Next, participants were asked to complete a questionnaire about demographics, presence and severity of symptoms (cough, dyspnea, chest pain, fatigue, brain fog, headache, anosmia/ageusia using a 0-4 Likert scale (0: absent, 1: a little, 2: moderate, 3: much and 4: very much) at time of the index consultation (recall) and at baseline, and their HRQoL two weeks prior to the index consultation (recall) and at baseline using the SF-36 questionnaire (15). This validated HRQoL questionnaire consists of a single item of health transition (HT) and a further 35 items which can be divided into 8 subscales: (1) physical function (PF), (2) limitations due to physical health problems (role physical, RP), (3) bodily pain (BP), (4) general health (GH), (5) vitality (VT), (6) social functioning (SF), (7) limitations due to emotional health problems (role-emotional, RE), and (8) mental health (MH). The scores of SF-36 between 0 and 100 were assigned to each domain, with higher scores indicating more favourable functional status. The eight subdomain scores were aggregated into two summary measures: physical component summary (PCS) scores and mental component summary (MCS) scores.


There is nothing to see for the physical ones:

Nor the mental ones.

What about that COVID reduced the brain size study?

I was thinking about what the strongest evidence of long COVID would be. The really, really best study would be that we infected people at random in a controlled trial. Seems insane? Not really, that’s what human challenge trials are for. But no one did this for COVID-19 as far as I know (but they should have!). What’s the next best study design? It would be some kind of study where we look at individuals over time and have before and after measures of the variables of interest. As getting hit by COVID is semi-random, this approach should not have much bias. There is a kind of study like this, and it got a lot of attention:

There is strong evidence of brain-related abnormalities in COVID-191,2,3,4,5,6,7,8,9,10,11,12,13. However, it remains unknown whether the impact of SARS-CoV-2 infection can be detected in milder cases, and whether this can reveal possible mechanisms contributing to brain pathology. Here we investigated brain changes in 785 participants of UK Biobank (aged 51–81 years) who were imaged twice using magnetic resonance imaging, including 401 cases who tested positive for infection with SARS-CoV-2 between their two scans—with 141 days on average separating their diagnosis and the second scan—as well as 384 controls. The availability of pre-infection imaging data reduces the likelihood of pre-existing risk factors being misinterpreted as disease effects. We identified significant longitudinal effects when comparing the two groups, including (1) a greater reduction in grey matter thickness and tissue contrast in the orbitofrontal cortex and parahippocampal gyrus; (2) greater changes in markers of tissue damage in regions that are functionally connected to the primary olfactory cortex; and (3) a greater reduction in global brain size in the SARS-CoV-2 cases. The participants who were infected with SARS-CoV-2 also showed on average a greater cognitive decline between the two time points. Importantly, these imaging and cognitive longitudinal effects were still observed after excluding the 15 patients who had been hospitalised. These mainly limbic brain imaging results may be the in vivo hallmarks of a degenerative spread of the disease through olfactory pathways, of neuroinflammatory events, or of the loss of sensory input due to anosmia. Whether this deleterious effect can be partially reversed, or whether these effects will persist in the long term, remains to be investigated with additional follow-up.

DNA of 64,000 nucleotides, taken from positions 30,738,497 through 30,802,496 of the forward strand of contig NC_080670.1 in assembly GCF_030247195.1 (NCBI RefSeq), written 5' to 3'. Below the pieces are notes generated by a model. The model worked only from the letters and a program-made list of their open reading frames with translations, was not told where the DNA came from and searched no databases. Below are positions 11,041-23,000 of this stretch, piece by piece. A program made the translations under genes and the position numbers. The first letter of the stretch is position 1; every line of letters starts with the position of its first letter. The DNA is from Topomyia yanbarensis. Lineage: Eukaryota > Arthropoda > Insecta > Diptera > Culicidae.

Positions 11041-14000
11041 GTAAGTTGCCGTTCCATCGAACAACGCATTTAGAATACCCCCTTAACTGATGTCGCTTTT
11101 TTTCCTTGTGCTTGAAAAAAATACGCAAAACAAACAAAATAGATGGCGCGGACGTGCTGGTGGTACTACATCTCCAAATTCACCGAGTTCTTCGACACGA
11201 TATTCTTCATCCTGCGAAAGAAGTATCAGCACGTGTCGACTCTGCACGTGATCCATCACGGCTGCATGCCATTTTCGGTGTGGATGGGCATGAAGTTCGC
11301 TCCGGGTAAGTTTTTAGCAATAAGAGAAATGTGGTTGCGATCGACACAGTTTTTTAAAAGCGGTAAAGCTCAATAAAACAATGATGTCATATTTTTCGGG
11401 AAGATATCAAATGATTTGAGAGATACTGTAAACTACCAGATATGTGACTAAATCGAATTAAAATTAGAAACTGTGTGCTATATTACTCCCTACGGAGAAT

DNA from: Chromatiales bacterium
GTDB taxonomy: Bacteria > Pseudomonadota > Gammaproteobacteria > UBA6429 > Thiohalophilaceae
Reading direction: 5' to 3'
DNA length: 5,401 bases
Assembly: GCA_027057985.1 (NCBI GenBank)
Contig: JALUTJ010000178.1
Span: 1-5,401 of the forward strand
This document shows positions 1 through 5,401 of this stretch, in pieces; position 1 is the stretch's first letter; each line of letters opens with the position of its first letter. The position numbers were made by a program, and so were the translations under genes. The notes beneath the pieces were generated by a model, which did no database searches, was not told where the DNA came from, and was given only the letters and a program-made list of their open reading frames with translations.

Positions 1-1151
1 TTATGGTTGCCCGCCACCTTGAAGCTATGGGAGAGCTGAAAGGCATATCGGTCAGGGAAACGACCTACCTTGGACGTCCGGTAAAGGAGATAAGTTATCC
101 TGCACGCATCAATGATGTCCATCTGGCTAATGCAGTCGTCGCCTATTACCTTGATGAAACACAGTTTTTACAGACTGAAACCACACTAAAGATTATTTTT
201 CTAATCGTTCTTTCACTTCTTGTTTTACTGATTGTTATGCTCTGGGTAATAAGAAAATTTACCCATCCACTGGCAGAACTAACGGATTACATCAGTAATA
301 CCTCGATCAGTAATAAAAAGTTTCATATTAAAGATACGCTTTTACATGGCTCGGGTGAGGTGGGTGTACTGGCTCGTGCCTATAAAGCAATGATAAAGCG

It sure sounds good! UK Biobank is an awesome resource. They use pre-post design, i.e., with self-control measures. And it says “a greater reduction in global brain size in the SARS-CoV-2 cases”. So I read the study carefully. My finding is that I can’t really tell what exactly they were doing in this analysis! They talk a lot about this longitudinal aspect, but then they keep talking about cases and controls in their comparisons. There are no cases and controls in a within-person design, so these appear to be just the matched control results. Here’s their big table of exploratory results:

They did 2047 tests for each model. I am just going to look at the first model in the left column. Of the 2047 tests, 5 are p < .05 when adjusted for multiple testing (“fwe”). Of these, 4 are p > .01, and one single result is p = .0083. This evidence is not very impressive, is it? Next, notice that the effect sizes are tiny. The most important looking variable is brain volume ratio of the intracranial volume, i.e., how much space the brain takes up of the inner cranium. The change here was -0.29%. Less than 1 in 300 part smaller brain volume. What they are saying is that among the relatively old people in this sample who got COVID, their brain sizes shrunk by a statistically reliable, but tiny amount. I interpret this in line with old people in general failing to fully recover after serious illness, but most of them recovering most of the way back to their pre-sickness trend-line. This result is nothing to worry about.